The biggest mistakes owners make when selling their business

For many entrepreneurs, the sale or transfer of a business is like giving up a baby they have raised from infancy.

Certainly, there’s a lot at stake economically, given that 80% to 90% of owners have their financial wealth locked up in their companies, according to estimates from the Exit Planning Institute, an education, training and credentialing organization. Many owners also underestimate the many emotional aspects that go hand-in-hand with exiting a business.

Here are five mistakes owners should avoid when selling a business.

Many businesses don’t have an exit plan or they don’t strategize adequately for a multitude of scenarios, said James Jack, who runs the business owners client segment at UBS Global Wealth Management. And that leaves them susceptible in the event of death, divorce or if a suitor, such as a private equity firm that’s hungry for a deal, comes knocking. Fifty percent of exits in the U.S. are involuntary due to death, divorce, disability, distress or disagreement, according to the Exit Planning Institute.

To avoid scrambling, or being forced to accept a lower purchase price, owners should scenario plan at least once a year with advisors that include a CPA, financial advisor, attorney and family members, if applicable, Jack said. They should also maintain an up-to-date business valuation.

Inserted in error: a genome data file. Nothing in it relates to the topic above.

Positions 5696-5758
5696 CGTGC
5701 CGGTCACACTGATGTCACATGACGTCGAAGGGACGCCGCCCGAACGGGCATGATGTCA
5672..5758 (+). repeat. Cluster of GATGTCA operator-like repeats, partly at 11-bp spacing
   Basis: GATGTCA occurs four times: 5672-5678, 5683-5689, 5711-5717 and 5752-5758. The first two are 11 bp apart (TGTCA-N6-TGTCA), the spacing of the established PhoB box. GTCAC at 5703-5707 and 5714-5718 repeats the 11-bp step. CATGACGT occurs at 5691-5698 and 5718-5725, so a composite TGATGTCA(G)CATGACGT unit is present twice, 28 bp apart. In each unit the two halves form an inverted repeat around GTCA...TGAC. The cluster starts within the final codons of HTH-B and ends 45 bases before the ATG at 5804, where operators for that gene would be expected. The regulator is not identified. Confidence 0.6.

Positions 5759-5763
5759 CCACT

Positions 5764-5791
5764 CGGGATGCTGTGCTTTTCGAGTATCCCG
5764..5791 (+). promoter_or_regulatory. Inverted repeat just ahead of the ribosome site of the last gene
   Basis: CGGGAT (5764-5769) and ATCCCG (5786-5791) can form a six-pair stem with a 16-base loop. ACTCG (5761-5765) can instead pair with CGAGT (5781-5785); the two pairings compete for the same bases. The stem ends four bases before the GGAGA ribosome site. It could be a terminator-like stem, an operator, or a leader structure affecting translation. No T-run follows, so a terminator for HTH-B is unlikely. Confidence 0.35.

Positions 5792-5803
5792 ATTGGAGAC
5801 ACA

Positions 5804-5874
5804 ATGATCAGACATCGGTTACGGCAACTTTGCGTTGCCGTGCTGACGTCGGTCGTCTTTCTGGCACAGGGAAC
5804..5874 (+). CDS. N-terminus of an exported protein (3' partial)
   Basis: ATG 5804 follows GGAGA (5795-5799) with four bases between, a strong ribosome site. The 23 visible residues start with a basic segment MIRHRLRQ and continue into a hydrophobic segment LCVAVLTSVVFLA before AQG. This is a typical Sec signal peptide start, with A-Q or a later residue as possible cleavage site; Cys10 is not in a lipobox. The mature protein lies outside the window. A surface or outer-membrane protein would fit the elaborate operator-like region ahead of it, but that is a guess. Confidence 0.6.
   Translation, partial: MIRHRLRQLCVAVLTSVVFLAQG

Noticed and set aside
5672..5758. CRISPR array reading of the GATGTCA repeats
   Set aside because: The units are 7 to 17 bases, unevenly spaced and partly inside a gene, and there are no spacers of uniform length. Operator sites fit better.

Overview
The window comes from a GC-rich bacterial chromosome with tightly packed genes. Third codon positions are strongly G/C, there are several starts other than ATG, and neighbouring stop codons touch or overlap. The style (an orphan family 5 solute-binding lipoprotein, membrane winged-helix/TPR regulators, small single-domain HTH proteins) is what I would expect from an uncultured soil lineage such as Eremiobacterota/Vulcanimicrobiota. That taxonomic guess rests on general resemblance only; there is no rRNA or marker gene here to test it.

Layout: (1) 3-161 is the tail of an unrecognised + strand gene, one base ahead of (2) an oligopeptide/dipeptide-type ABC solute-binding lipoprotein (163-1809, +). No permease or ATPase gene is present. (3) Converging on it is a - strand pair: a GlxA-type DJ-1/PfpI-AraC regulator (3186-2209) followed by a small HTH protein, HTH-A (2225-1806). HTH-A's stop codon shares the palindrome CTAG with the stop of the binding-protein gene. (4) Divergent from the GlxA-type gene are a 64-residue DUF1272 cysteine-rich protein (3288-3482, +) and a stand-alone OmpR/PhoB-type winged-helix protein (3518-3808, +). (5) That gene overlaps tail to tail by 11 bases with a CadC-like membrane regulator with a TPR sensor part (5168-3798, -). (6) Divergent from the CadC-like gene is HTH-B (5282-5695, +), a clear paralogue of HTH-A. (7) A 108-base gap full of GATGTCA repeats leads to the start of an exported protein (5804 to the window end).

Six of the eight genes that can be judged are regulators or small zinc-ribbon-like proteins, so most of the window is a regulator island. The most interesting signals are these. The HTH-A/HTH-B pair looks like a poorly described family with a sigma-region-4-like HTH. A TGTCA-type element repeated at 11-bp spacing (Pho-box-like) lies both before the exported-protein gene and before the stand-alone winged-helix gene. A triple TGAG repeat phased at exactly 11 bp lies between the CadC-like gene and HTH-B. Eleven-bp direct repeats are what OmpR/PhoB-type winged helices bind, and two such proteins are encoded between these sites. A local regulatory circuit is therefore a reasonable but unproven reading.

Even with planning, it can take six to nine months to get from the point of starting the sale to consummating a transaction with an outside buyer, said Scott Mashuda, managing director of River’s Edge Alliance Group, an M&A advisor to businesses. “Failing to plan is planning to fail.”

Some owners, who could be used to a do-it-yourself approach, may try to do the same when it comes to a sale or transfer of their business.

But taking this step, without consulting outside advisors such as M&A specialists, valuation experts, CPAs and attorneys, is ill-advised, according to exit planning professionals.

Justin Goodbread, a certified financial planner and president of the wealth management firm WealthSource, offers the example of a six-figure mistake that he — a seasoned exit planning professional — almost made in a recent deal. Had it not been for his outside advisors, he would have signed an official letter of intent that would have limited his tax-planning ability.

“As a Certified Exit Planning Advisor, I know all of the necessary steps to take when navigating a business sale. Nonetheless, my eagerness to close the deal caused me to miss a step,” he said in email comments. “Because my attorney and CPA were involved, they were able to tell me to slow down, and we were able to transact in a more tax-sensitive manner,” he said.

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